Ashton Carter, President Obama’s nominee for Secretary of Defense, indicated Tuesday he would push for the US to provide weapons to the Ukrainian government, which is battling Russian separatists. During his nomination hearing before the Senate Armed Services Committee, Carter said he would be “very much inclined” to supply Ukraine with “lethal arms” considering the state of the country’s security challenges (the Obama Administration currently restricts aid to non-?lethal supplies). In questioning over his position from Sen. Kelly Ayotte (R-N.H.), Carter noted he was present for the signing of the so-called “Budapest Memorandum” in 1994, during his time as assistant secretary of defense for international security policy in the Clinton Administration. The agreement, which provided security guarantees to Ukraine in exchange for the country giving up its Soviet-era nuclear weapons, dictated for Russia to respect Ukraine’s territorial integrity, Carter told SASC. The US signed the agreement to ensure Ukraine’s ability to “find its way as an independent country,” and today this principle is at stake, he noted.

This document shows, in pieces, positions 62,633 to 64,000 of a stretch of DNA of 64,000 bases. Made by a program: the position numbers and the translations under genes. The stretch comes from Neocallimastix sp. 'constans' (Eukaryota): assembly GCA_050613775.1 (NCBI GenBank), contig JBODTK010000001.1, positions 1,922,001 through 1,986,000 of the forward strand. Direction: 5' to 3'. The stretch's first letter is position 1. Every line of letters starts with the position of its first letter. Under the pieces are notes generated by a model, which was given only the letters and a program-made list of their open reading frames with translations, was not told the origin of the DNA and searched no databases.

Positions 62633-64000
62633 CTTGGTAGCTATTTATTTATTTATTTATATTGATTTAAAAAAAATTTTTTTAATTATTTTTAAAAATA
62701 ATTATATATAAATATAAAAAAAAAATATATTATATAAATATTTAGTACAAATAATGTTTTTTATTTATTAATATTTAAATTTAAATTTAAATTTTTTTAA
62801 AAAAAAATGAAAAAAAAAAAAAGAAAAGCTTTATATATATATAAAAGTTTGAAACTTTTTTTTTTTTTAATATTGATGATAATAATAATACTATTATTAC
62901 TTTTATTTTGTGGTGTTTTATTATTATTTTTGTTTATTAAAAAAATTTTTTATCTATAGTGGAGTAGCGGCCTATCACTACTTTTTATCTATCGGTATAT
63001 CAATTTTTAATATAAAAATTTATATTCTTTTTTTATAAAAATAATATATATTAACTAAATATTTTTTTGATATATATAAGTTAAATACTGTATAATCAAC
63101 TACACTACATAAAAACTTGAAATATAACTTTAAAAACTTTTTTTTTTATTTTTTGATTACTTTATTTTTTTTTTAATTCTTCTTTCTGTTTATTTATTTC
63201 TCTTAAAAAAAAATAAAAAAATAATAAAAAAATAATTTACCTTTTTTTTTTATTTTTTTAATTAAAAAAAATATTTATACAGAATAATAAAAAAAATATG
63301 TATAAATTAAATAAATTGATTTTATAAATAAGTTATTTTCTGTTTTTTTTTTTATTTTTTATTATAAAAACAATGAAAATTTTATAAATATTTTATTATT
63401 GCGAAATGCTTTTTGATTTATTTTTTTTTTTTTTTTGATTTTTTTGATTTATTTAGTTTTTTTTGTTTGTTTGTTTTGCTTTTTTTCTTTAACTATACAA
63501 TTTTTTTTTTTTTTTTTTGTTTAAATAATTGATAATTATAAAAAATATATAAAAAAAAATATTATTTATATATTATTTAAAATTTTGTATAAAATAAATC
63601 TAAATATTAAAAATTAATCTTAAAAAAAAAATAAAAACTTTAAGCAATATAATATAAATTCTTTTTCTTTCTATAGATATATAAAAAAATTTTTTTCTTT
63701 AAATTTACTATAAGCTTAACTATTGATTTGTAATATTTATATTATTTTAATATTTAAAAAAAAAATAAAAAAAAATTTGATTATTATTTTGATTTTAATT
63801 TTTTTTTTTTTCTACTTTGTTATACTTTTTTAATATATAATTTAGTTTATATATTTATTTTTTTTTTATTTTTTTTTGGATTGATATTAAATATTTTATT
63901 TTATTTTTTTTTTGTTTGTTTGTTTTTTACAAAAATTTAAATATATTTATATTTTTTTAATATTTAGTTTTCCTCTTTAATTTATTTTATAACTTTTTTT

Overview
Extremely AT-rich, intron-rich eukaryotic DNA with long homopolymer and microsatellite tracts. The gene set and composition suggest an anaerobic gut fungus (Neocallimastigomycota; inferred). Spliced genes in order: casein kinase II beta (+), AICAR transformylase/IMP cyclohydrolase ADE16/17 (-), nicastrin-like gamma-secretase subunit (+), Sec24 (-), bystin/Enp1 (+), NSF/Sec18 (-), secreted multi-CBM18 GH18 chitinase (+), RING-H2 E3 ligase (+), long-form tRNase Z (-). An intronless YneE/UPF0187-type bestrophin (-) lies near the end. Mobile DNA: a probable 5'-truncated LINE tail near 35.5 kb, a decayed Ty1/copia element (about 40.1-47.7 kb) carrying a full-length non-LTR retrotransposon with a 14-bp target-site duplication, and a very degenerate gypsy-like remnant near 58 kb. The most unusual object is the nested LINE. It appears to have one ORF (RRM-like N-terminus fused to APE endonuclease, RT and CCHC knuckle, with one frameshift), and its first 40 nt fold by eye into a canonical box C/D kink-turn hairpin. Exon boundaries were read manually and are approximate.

After a long period in which munitions were almost an afterthought and sacrificed to pay for other priorities, the Air Force needs to focus on them in order to have the right “package” of capabilities for future conflicts, Chief of Staff Gen. Charles Q. Brown Jr. said June 7.